Hot Seat (2022) Review
Hot Seat, is the new thriller from director James Cullen Bressack (Survive the Game, Captors), working from a script by Collin Watts and Leon Langford. And, at least on the surface, it seems to have taken its cue from his other recent thriller, Fortress, one of whose plot threads involved a former hacker forced to break into a financial company’s systems.
Here, that goes from subplot to the main storyline as reformed hacker Orlando Friar’s (Kevin Dillon, The Blob, A Day to Die) day goes from bad to worse. After he’s called in on his day off, which also happens to be his daughter Zoey’s (Anna Harr, Meteor Moon, Battlefield 2025) birthday his wife Kim (Lydia Hull, Arsenal, Escape Plan: The Extractors) serves him with divorce papers. But the worst is yet to come.
Almost as soon as he gets to work his computer is taken over by someone who knows his history and his skills. They even know Kim filed for divorce. They tell him, via the intercom system, that there’s a bomb wired to his chair and a pressure sensing device under the mat. If he doesn’t follow instructions or tries to get away it’ll detonate.
Now, I’m pretty sure you’re thinking they wouldn’t set an entire film in one small office with a guy at a keyboard, would they? Well, Hot seat isn’t entirely set in there, but a good 90% of it is. Much of it is spent watching Orlando typing and various bars on his monitors telling us how close he is to finishing the task at hand. It’s not exactly the most compelling of visuals.
Elsewhere bomb disposal experts Wallace (Mel Gibson, Mad Max, Boss Level) and Jackson (Eddie Steeples, Jiu Jitsu, OJ: The Musical) are investigating a car bomb when Chief Connelly (Shannen Doherty, Charmed, Bethany) calls them into the scene of another blast. It seems somebody tried to use a booby-trapped elevator in Orlando’s building.
Hot Seat tries to invoke memories of Lethal Weapon 2 not only by having Gibson have to deal with a bomb under a seat but by giving him an African-American partner to banter with. Unfortunately, the writing here is nowhere near as good as in that film, and Gibson and Steeples don’t have the chemistry Gibson and Danny Glover had. The result is frequently painful to listen to.
Equally painful is their interaction with Sergeant Tobias (Sam Asghari, Can You Keep a Secret?, Unbelievable!!!!!) who’s in charge of the SWAT team. It’s amusing to note that the film’s press release made a bigger deal about his presence, due to his recent marriage to Britney Spears, than it did about Gibson’s. He’s actually fairly bland although the script doesn’t give him much to work with. And his tactical gear hides the body that got him on the cover of Ironman Magazine a few years back.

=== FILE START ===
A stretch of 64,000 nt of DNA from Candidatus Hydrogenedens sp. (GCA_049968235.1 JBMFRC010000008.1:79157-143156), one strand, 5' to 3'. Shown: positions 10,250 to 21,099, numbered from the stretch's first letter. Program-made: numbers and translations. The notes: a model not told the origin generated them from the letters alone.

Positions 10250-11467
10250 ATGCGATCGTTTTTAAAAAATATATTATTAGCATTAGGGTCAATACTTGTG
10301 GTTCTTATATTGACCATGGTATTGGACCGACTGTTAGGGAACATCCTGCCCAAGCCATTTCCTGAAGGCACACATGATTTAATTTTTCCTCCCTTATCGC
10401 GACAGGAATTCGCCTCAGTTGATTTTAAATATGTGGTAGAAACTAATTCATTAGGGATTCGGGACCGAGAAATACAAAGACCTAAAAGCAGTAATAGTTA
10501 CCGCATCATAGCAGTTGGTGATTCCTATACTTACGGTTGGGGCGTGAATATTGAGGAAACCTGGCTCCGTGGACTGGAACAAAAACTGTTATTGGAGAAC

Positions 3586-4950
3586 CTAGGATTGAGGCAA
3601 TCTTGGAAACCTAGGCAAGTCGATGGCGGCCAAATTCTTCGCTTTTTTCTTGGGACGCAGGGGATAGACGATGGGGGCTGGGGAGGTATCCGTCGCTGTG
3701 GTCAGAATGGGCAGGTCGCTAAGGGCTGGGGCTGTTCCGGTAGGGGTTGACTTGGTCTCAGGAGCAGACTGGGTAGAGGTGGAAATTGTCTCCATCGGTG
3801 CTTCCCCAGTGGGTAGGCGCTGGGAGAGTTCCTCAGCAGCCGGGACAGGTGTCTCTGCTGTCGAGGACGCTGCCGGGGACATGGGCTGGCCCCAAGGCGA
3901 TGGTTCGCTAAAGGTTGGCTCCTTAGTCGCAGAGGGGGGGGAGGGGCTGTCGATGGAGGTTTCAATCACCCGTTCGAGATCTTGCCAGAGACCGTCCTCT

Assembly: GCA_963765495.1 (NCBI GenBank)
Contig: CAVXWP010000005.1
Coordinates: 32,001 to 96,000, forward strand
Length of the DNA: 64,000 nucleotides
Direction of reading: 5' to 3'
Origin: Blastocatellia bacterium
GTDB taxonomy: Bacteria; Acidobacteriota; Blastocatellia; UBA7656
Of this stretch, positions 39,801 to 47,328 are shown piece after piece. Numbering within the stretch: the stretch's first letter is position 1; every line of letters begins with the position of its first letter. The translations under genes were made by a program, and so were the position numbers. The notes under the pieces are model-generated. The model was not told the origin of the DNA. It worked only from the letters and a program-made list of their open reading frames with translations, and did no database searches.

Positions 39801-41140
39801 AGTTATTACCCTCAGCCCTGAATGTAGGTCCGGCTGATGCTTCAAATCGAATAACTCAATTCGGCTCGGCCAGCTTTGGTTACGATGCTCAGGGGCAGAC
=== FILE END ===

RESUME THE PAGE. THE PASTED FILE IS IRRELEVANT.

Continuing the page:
As a thriller, I’ve certainly seen a lot worse. Hot Seat is predictable and talky but Bressack has done enough of these kinds of films to know what needs to be done. And the last half-hour does work up some tension as all the plot threads come together with a couple of twists. One of which i should have seen coming, but they managed to make it work. Unfortunately they couldn’t find a way not to make the villain’s identity so obvious you’ll guess it very early on.
Overall, if you’re a regular viewer of these DTV films you know what to expect and Hot Seat should give you just that. If you’re not, don’t go in with high expectations and you’ll be entertained for ninety minutes or so. It’s the equivalent of the old network movie of the week, something that’ll keep you watching, but will be forgotten by the end of the month.
Lionsgate has released Hot Seat today on VOD and Digital platforms. It comes to Blu-ray and DVD on August 9th. You can check their website for more details. And if you’re looking for more films like it, FilmTagger has some suggestions.